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Chesapeake Bay News

Archives: August 2007


High Temperatures, Excess Nutrients Add Up to Summer "Dead Zones" in Bay

We've all read the stories about the Bay's “dead zones”—areas of the Bay that become devoid of oxygen during the Chesapeake's hot summer months and cannot support most forms of life. But how do parts of the Bay get that way?

Dissolved oxygen, or DO, refers to the amount of oxygen that is present in a given quantity of water. We measure it as a concentration using units of mg/l (i.e., the milligrams of oxygen dissolved in a liter of water). Keeping track of the Bay's oxygen levels is important because everything that swims or crawls in the Bay—from prized striped bass to the worms crawling at the bottom—requires oxygen to live.

Temperature determines the amount of dissolved oxygen that water can hold. Yet, even at the warmest temperatures that we typically see in the Bay—around 91 degrees Fahrenheit—the water is still capable of having DO concentrations of about 6 to 7 mg/l, which is enough oxygen for striped bass and most other Bay species to survive.

On average, the Bay area experiences the warmest weather of the year between mid-July and early August. But high temperatures are only a small part of the reason why oxygen levels drop in parts of the Bay's mainstem each summer.

The causes of the Bay's low DO begin on the land and in the air.

  • Excess nutrients (nitrogen and phosphorus) from agriculture, air deposition, septic systems and sewage treatment plants, and runoff from lawns, gardens and paved surfaces reach the Bay and fuel the growth of phytoplankton, or algae.
  • While phytoplankton form the base of the Bay's food chain, the amount of nutrients now entering the Bay is overwhelming the system. Oysters and other filter feeders can't consume all the phytoplankton in the water.
  • Unconsumed phytoplankton sink to the bottom of the Bay and are decomposed by bacteria in a process that depletes the water of oxygen.
  • The decomposing phytoplankton, combined with higher water temperatures, can cause large swaths of the deepest parts of the Bay's mainstem to have little or no oxygen to support marine life.

Residents of the Bay watershed can help give the Bay's crabs, fish and other critters some relief from low DO by taking simple actions to reduce nutrient pollution, including driving less, picking up pet waste and reducing the use of lawn fertilizers.


John Smith Shallop Visits Annapolis to Celebrate Region's History, Heritage and Environment

A replica of the shallop Captain John Smith used to explore the Chesapeake anchored at City Dock in Annapolis on July 14 for two days of festivities that focused on the Bay's history and environment.

The shallop — a 17th century-style boat — and its 12-member crew are retracing Smith's voyages, stopping at various points along the route to showcase their journey and educate the public about the Bay.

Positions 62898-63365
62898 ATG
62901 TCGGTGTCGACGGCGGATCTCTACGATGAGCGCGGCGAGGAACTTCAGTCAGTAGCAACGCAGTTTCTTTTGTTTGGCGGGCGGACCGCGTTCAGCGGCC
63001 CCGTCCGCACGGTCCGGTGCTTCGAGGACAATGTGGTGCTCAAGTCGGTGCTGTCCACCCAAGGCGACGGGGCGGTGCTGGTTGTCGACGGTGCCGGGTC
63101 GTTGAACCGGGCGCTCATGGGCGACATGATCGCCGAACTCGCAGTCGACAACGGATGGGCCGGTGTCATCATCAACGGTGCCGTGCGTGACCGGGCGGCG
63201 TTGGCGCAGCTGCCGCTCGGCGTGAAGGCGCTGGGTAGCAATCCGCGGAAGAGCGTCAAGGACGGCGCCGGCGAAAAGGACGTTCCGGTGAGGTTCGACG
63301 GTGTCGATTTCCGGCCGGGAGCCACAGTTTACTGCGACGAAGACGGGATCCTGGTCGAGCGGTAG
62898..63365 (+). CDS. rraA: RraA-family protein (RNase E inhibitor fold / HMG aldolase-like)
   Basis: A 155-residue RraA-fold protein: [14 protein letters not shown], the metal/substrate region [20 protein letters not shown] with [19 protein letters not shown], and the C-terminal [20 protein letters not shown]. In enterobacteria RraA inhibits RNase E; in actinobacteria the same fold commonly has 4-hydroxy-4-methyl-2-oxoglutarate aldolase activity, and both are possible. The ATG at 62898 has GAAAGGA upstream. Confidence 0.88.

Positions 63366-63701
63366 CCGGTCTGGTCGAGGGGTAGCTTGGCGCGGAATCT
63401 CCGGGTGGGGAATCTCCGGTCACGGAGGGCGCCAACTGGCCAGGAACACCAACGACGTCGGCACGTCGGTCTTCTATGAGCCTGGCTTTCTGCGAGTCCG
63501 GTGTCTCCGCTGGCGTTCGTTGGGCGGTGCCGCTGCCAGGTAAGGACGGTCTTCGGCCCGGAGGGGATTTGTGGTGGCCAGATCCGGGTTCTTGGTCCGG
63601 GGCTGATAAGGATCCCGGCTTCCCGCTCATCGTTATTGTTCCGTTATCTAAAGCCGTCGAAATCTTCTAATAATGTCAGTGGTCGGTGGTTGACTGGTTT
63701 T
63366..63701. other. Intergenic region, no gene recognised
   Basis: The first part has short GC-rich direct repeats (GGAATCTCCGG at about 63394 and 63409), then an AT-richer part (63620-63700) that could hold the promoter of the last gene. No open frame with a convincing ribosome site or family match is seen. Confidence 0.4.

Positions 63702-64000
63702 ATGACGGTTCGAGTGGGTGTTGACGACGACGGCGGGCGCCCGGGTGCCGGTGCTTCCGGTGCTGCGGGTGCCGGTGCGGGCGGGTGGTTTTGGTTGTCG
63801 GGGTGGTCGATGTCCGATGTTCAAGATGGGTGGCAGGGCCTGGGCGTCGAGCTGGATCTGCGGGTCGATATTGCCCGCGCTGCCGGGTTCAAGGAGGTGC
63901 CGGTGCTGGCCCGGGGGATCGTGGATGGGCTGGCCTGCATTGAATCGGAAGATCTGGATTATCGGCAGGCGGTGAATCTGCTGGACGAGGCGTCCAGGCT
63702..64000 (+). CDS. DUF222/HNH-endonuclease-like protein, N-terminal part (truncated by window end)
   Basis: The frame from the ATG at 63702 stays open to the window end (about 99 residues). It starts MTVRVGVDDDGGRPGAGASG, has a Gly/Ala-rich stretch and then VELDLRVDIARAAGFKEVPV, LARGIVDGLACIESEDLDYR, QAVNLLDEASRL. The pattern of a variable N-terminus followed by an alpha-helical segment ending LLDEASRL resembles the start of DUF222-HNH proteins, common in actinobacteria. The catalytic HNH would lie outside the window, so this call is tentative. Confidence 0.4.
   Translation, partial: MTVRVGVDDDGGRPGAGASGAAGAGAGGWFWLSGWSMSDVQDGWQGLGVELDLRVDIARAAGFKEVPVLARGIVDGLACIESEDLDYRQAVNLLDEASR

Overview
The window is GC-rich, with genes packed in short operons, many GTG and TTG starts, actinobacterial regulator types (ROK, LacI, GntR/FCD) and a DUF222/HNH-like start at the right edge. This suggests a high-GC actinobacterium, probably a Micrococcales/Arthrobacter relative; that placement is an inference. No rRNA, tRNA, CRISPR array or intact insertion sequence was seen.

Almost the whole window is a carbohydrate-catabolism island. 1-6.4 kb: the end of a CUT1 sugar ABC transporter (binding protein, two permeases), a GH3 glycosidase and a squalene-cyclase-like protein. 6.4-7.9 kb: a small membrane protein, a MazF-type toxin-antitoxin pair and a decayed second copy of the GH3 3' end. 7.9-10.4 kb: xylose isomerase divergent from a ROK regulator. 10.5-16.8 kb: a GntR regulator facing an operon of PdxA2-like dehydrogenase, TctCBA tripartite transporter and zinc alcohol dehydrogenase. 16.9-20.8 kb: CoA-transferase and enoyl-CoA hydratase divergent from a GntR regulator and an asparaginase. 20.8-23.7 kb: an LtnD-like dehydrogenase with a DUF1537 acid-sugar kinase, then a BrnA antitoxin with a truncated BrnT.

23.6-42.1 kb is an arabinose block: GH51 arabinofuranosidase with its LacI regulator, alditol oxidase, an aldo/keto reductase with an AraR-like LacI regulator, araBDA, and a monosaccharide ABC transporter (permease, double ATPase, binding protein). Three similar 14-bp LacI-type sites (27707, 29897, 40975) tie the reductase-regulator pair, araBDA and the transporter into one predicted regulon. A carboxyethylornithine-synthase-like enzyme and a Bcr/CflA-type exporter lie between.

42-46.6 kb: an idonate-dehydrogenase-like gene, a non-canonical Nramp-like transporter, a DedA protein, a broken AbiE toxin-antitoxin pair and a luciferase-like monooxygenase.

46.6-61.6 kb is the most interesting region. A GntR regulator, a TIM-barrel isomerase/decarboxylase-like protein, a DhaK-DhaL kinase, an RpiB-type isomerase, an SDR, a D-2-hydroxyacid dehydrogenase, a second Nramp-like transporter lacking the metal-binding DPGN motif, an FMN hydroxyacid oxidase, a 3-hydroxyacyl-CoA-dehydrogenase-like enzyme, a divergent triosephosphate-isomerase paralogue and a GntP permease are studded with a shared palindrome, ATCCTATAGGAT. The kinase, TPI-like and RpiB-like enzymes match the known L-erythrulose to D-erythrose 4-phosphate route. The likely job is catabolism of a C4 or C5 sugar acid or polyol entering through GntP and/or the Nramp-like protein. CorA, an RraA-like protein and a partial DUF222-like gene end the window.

Smith's original voyage 400 years ago paved the way for the English colonization of Virginia and subsequent settling of the New World. In December 2006, Congress authorized the nation's first all-water trail, naming it the Captain John Smith Chesapeake National Historic Trail to commemorate the voyage.

Maryland Governor Martin O'Malley joined the shallop crew in rowing the final mile of the leg from Eastport into Annapolis Harbor. Along with the John Smith crew and their exhibit, environmental and historical groups provided interactive displays and activities.

  • Several species of wildlife were present, including terrapins and oysters.
  • There were ample opportunities to learn about how the Bay has been degraded over the last 400 years and what people can do to help restore it.
  • Groups participating in the event included the Bay Program, Chesapeake Bay Gateways, the Chesapeake Bay Trust, the Annapolis Maritime Museum and the Historic Annapolis Foundation.

The modern-day shallop crew began its journey from Jamestown, Virginia, just as Smith did in 1608. From its departure on May 12 to its arrival in Annapolis on July 14, the crew sailed and rowed approximately 700 miles. By the voyage's end, the shallop will have covered 1,500 miles and spent 121 days traveling to the headwaters of almost every tributary of the Bay.

Those interested in following the shallop as it travels the Chesapeake can visit www.johnsmith400.org for daily updates. The shallop's remaining stops are Baltimore and St. Leonard, Maryland, and Tappahannock, Fredericksburg and Deltaville, Virginia, before returning to Jamestown on September 8.

The John Smith project is the work of Sultana Projects, Inc. For more information about the Captain John Smith Chesapeake National Historic Trail, stay tuned to www.nps.gov/cajo.

Keywords: history
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